1. USMLE STEP 1

The USMLE Step 1 exam is a broad-based test that focuses on the basic sciences used in medicine. Most U.S. medical school students take Step 1 in their second year of medical school and study intensely for it. While you may not have had to return to these basic topics for many years, there are several reasons why you should take test preparation for Step 1 very seriously:

  • Residency programs tend to use Step 1 scores as a predictor of performance in a residency program or specific specialty.
  • Many residency programs have established a minimum score for the Step 1 and will not interview candidates with lower results.

Note that for Step 1 exams taken on or after January 26, 2022, the score reporting will be pass/fail only. Score reports for Step 1 tests taken before January 26, 2022 still have a numeric score and pass/fail outcome.

The USMLE Step 1 is an 8-hour, multiple choice exam taken on a computer. There are up to 280 questions, some containing audio and video references.  The exam covers general medical principles across systems and also at processes within organ systems. Questions come from traditional and interdisciplinary areas.

Traditional medical disciplines:

  • Gross anatomy & embryology
  • Behavioral sciences
  • Biochemistry
  • Microbiology
  • Pathology
  • Pharmacology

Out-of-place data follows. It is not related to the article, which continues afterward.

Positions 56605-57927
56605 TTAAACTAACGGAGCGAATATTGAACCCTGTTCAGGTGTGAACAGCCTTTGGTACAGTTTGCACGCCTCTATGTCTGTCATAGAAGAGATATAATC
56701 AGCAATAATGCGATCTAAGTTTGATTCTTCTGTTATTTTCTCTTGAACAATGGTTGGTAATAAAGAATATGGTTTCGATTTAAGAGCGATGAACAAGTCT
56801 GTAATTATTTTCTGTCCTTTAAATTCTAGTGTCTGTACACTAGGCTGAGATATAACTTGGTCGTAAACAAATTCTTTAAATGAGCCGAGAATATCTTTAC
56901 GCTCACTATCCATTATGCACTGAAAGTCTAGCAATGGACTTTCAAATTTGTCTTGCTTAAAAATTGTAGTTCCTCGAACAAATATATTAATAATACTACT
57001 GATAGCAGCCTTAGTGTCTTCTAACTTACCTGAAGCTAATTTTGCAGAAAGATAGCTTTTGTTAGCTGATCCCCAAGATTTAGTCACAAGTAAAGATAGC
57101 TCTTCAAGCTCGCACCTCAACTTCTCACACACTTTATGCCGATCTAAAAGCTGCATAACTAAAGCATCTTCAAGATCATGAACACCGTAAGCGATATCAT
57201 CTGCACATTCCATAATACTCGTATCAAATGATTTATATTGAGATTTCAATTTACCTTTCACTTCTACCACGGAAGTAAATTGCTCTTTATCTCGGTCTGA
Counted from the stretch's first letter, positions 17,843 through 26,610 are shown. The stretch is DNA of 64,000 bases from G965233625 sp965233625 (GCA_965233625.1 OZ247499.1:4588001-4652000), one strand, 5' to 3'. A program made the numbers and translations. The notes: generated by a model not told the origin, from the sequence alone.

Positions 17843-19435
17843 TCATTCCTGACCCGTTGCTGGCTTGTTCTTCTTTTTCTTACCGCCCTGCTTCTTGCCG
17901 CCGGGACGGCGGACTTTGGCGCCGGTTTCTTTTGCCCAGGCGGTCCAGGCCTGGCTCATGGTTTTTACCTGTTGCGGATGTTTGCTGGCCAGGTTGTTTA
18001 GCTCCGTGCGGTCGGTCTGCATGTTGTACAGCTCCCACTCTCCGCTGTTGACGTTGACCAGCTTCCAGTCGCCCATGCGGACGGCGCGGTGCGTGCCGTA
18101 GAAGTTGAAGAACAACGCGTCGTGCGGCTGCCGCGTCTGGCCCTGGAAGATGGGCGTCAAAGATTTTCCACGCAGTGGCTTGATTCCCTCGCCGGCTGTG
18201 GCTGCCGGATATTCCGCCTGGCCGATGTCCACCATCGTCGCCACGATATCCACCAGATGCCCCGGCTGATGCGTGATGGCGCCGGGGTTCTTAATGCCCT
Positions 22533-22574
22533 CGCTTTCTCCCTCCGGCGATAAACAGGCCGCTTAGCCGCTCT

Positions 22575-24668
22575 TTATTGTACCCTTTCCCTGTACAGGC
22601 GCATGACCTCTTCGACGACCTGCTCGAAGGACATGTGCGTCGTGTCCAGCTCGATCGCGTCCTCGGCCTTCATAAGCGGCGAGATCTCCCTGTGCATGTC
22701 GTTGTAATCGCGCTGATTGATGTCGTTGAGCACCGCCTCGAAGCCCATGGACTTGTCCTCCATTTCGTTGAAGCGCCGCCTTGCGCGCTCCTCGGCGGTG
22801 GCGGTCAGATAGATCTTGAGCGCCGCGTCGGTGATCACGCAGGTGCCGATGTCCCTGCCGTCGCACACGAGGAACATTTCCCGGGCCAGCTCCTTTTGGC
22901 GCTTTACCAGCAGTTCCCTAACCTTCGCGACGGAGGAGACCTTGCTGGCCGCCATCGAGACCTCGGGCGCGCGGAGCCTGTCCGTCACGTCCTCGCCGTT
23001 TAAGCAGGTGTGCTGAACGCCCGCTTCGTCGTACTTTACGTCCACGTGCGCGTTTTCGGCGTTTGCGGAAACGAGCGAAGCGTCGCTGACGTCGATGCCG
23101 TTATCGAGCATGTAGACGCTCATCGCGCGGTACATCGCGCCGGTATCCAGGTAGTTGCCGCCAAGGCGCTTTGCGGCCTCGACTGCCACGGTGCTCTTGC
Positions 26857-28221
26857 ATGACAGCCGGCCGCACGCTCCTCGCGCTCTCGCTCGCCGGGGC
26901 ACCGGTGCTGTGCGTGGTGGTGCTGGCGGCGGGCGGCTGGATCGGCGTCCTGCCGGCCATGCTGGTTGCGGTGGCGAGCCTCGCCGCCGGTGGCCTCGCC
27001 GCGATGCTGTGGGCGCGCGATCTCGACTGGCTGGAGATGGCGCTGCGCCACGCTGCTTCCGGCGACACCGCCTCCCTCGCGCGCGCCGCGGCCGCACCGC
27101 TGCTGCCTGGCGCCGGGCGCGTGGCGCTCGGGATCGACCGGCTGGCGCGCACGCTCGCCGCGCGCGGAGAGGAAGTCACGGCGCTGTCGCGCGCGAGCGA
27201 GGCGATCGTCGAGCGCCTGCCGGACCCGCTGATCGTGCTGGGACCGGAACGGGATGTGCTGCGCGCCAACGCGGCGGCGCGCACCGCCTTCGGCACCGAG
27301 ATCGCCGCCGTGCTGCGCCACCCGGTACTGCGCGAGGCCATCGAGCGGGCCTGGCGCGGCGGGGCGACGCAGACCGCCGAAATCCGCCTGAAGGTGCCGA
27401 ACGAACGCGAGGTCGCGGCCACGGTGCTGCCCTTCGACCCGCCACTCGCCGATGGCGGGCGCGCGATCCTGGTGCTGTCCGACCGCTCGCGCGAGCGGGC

• Physiology

Interdisciplinary subjects:

  • Genetics
  • Immunology
  • Nutrition
  • Histology & cell biology

The Step 1 exam costs $975 for ECFMG applicants. If the test is taken outside the U.S. and Canada, there is an additional international test delivery surcharge of $180.

2. USMLE STEP 2

Step 2 used to consist of two different tests, Clinical Knowledge and Clinical Skills. Step 2 Clinical Skills was an in-person simulated practice exam, given at only five testing centers in the country. During the COVID-19 pandemic, Step 2 Clinical Skills was suspended due to public health measures. The USMLE announced in January 2021 that it would not resume Step 2 Clinical Skills. 

The USMLE Step 2 Clinical Knowledge (CK) exam is a 9-hour long computer exam consisting of up to 318 multiple-choice questions. It assesses whether you can apply medical knowledge and understanding of clinical science that is necessary for providing patient care. It includes emphasis on health promotion and disease prevention.

The test evaluates your knowledge in these content areas:

  • Medicine
  • Obstetrics and gynecology
  • Pediatrics
  • Psychiatry
  • Surgery

Most Step 2 CK exam questions describe clinical situations and require that you provide a diagnosis, prognosis, indication of underlying mechanisms of disease and/or next steps in medical care.

The Step 2 CK exam costs $975 for ECFMG applicants. If the test is taken outside the U.S. and Canada, there is an additional international test delivery surcharge of $200.

3. USMLE STEP 3

The USMLE Step 3 is administered by the Federation of State Medical Boards (FSMB). The FSMB recommends applicants to take Step 3 after completing their first year of residency. You cannot take Step 3 until you have passed Step 1 and Step 2.

The USMLE Step 3 exam is a two-day computer-based exam. The two days cannot be more than 14 calendar days apart.

The first day of testing, known as Foundations of Independent Practice, consists of 232 multiple-choice questions divided into six 60-minute blocks.  The second testing day, Advanced Clinical Medicine, begins with approximately 180 multiple-choice questions. The rest of the session is dedicated to 13 Clinical Case Simulations that each last 10 or 20 minutes each. The simulations involve real-time patient care scenarios. 

The Step 3 fee is $895.

4. THE JP EXAM